The unemployment insurance (UI) program is a federal-state program aiming to: (1) provide temporary, partial compensation for the lost earnings of individuals who become unemployed through no fault of their own and (2) serve as a stabilizer during economic downturns by injecting additional resources into the economy in the form of benefit payments. Each state, plus the District of Columbia, Puerto Rico, and the Virgin Islands, operates its own UI program within federal guidelines.
Since the onset of the Great Recession in late 2007, two-thirds of state UI programs depleted their trust funds and borrowed from the federal government in order to continue paying benefits to unemployed workers. This research examines why some state UI programs experienced insolvency during the Great Recession or in its aftermath while others did not. It places special emphasis on New England, describing the key features of the region’s UI programs and examining the solvency of their trust funds over time, as well reforms enacted in these states that impact solvency. It concludes by offering policy options for strengthening UI trust fund solvency in the future.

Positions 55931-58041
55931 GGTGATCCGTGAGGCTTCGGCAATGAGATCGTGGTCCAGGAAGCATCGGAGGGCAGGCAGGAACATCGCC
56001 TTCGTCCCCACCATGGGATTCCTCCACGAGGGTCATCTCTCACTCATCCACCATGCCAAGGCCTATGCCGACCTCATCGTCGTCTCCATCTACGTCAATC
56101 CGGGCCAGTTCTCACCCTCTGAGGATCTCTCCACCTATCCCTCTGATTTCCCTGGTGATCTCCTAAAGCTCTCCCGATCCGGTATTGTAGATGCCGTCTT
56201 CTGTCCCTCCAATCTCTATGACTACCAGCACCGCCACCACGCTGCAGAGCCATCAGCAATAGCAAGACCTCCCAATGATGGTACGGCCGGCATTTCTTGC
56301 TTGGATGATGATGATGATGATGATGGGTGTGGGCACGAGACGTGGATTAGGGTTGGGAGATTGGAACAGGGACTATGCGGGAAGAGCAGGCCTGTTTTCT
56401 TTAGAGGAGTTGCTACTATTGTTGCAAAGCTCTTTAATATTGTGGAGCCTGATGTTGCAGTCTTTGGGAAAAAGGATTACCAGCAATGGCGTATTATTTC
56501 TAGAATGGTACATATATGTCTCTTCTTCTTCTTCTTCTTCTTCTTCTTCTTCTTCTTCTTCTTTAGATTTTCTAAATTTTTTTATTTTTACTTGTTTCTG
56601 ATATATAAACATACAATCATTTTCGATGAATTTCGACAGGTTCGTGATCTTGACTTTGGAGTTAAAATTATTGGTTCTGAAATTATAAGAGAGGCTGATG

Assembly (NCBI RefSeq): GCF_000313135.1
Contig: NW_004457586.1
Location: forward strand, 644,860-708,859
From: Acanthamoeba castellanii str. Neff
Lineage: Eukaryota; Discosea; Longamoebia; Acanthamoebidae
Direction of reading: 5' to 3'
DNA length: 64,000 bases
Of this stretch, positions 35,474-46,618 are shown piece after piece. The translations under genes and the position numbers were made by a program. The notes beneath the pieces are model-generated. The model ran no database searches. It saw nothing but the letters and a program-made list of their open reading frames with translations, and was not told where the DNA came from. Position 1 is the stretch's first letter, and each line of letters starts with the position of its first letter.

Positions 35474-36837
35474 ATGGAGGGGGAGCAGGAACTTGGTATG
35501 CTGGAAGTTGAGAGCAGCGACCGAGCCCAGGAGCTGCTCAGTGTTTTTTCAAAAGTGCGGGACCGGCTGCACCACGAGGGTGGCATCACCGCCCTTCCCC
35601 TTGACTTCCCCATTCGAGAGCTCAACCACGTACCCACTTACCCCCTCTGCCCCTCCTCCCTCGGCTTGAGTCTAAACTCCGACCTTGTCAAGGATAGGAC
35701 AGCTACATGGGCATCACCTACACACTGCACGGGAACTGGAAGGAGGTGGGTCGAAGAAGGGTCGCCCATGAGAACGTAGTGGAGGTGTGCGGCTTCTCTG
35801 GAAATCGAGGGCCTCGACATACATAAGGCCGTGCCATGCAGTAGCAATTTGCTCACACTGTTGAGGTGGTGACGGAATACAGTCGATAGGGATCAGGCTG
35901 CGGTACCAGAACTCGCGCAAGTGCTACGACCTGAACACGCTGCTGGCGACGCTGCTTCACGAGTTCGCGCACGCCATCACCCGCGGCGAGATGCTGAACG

Power Point presentation featured in the April 17, 2012 webcast releasing this research report
New England Fiscal Leaders Forum
February 25, 2012